The first eight states that passed laws to regulate the sale of marijuana were “initiative states,” where citizens can vote directly on proposed laws that are too hot for politicians to risk supporting. Now that those progressive initiative states have legalized, it’s time to take the state-by-state dismantling of prohibition to the legislatures — starting in states where this issue is polling strongly. The Northeast, where Massachusetts and Maine have already legalized, sees legalization as a rising tide that, sooner or later, all will have to rise with.
Yesterday, I posted about my time in DC, working the halls of Congress. Next up, I spent successive days in Annapolis (the capital of Maryland), Dover (the capital of Delaware), Trenton (the capital of New Jersey), and Montpelier (the capital of Vermont). At each stop, I was the “likable travel guy” — used as bait by local lawmakers spearheading legalization bills to get fellow lawmakers and the press to drop by and learn more. I can’t remember meeting so many hardworking public servants in one week. It was an inspiring and educational experience for me.
Plus, it was good travel. At the Maryland State House, the first peacetime capitol in our country, one proud lawmaker took me to a room — the Old Senate Chamber — which he described as one of the most important places anywhere for democracy. It was here that George Washington declared that he’d freely give up power rather than becoming a de facto king.
Hiking up the steps to the capitol building that evening, we passed through a big assembly of gun-rights activists, all with newly minted and uniform placards. (One was a fan of my TV shows. He tried to teach me why we need so many guns, and as I left, he hollered, “We Second Amendment guys like PBS, too!”)
Whenever forces oppose us, I wonder, “What’s the financial incentive?” There’s a lot of money to be made by keeping pot illegal. We’ve found that our opposition — what I call the “PPP” or “Pot Prohibition Profiteers” — is funded by pharmaceutical companies, big beer conglomerates, and even the pee-in-a-cup people who sell marijuana testing kits. In Delaware, I encountered opposition for the first time from AAA, which has expressed concerns about road safety. I would point out, respectfully, that those claims are pretty easy to debunk.
In New Jersey, the “Garden State,” we drove through a forest of billboards in an industrial wasteland (one of the biggest read, “Pray for loved ones in Purgatory”) to reach a press conference. For the first time, I heard someone make the case that we shouldn’t legalize marijuana because we’d have to retrain all the sniffer dogs. (And he was serious!)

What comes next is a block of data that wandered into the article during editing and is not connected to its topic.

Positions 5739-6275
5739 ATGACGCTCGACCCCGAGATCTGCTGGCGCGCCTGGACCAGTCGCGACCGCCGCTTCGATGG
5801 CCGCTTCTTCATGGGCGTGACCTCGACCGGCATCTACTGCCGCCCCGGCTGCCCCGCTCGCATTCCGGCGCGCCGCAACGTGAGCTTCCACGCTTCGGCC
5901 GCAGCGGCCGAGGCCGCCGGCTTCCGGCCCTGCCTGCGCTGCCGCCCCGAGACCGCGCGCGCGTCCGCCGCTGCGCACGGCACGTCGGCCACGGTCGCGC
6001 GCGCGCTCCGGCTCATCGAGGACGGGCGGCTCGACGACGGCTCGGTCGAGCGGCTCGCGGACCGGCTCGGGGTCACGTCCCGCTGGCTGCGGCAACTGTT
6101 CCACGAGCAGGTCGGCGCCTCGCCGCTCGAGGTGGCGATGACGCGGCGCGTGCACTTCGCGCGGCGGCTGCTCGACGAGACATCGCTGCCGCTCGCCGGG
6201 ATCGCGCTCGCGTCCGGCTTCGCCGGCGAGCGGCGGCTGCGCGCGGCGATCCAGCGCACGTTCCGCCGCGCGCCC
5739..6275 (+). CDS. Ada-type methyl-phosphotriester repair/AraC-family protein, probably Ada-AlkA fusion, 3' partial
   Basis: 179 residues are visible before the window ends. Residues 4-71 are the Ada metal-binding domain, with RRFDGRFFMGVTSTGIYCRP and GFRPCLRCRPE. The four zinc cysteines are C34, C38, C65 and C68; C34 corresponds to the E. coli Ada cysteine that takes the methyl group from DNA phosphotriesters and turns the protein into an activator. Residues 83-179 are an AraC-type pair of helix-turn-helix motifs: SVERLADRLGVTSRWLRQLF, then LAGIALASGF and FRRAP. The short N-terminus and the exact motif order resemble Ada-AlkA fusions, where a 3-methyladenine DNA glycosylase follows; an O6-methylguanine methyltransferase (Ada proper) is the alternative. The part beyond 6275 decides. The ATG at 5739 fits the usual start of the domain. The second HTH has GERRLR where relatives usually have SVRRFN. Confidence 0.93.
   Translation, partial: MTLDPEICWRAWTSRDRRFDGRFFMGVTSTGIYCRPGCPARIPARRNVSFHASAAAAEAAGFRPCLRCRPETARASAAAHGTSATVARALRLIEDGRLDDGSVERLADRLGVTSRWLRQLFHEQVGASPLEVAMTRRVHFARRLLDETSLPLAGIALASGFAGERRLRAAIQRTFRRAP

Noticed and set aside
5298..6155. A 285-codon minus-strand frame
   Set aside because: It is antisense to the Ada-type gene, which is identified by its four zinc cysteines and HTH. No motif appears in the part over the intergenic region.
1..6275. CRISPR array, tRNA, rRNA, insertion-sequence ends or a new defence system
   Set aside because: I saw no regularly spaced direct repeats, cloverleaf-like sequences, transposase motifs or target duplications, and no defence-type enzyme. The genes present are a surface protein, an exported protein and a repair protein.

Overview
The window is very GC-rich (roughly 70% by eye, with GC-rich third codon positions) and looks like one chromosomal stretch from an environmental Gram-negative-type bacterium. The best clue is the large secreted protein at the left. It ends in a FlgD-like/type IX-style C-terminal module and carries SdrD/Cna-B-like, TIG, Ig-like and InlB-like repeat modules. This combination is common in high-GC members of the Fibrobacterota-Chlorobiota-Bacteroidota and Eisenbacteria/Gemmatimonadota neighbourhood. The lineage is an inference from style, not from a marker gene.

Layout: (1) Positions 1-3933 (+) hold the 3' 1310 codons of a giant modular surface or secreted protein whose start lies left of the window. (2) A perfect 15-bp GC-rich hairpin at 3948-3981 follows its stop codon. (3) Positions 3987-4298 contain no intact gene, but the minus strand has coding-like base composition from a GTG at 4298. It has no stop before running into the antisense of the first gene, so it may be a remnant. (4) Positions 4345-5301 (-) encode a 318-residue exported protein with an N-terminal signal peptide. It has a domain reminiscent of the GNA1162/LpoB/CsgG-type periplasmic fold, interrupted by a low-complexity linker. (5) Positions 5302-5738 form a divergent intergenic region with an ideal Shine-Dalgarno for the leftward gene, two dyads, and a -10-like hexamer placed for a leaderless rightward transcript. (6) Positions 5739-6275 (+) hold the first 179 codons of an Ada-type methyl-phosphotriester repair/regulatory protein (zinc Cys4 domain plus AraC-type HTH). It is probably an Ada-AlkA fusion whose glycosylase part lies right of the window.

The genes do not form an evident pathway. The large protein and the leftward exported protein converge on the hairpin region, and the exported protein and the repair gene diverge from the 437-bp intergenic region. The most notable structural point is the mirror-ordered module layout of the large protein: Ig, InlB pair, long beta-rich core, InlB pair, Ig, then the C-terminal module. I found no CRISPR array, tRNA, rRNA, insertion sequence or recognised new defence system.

My favorite stop was in snowy Vermont, the state that Ben & Jerry & Bernie all call the perfect place for their values. The tiny capital of Montpelier (7,000 people and, they brag, no McDonald’s) hosts the convivial historic statehouse. It felt like a big coffee klatch of lawmakers, press, lobbyists, and citizens — all working to keep Vermont, Vermont.
Just a few weeks before I arrived, Vermont became the first state legislature to legalize the possession of marijuana — but they still have not created a state marketplace for marijuana sales. I joined the Senate Judiciary Committee (led by the venerable Senator Dick Sears) in a plush little room — me and five senators at a grand, old, wooden table, with press and the public gathered around in a friendly and informal atmosphere. I was welcomed to give my 15-minute review of our experience in Washington State and my take on European drug policy and to entertain questions.
Afterward, Lt. Governor David Zuckerman took me into his office to talk travel and drug policy. Before I left, I noticed a big bean on his desk, which he picked up and eloquently compared to each citizen in his state. Without fertile soil, a bean is nothing — but in fertile soil, it can grow big, strong, and robust, reaching its God-given potential. And, like that bean, a child needs the fertile soil of a well-governed society to reach her potential. In Vermont, that just sounded so right.
If you would like to watch a sample of the message I brought to Maryland, Delaware, New Jersey, and Vermont, here’s a fun talk from the Skinny Pancake restaurant in Burlington, as well as a more in-depth interview I did with Heady Vermont.
We’re here LIVE at The Skinny Pancake Burlington with Rick Steves talking about Cannabis reform in Vermont and beyond. Thanks to Skinny P for hosting us and to Marijuana Policy Project #vtpoli
Tune in for a chance to ask Rick Steves a question about his decades of advocacy and his most recent cannabis advocacy adventure across the East Coast in the midst of monumental reforms and legal marijuana from D.C. to Vermont. This conversation will be hosted and produced by Heady Vermont, an independent Vermont-based media company and advocacy group.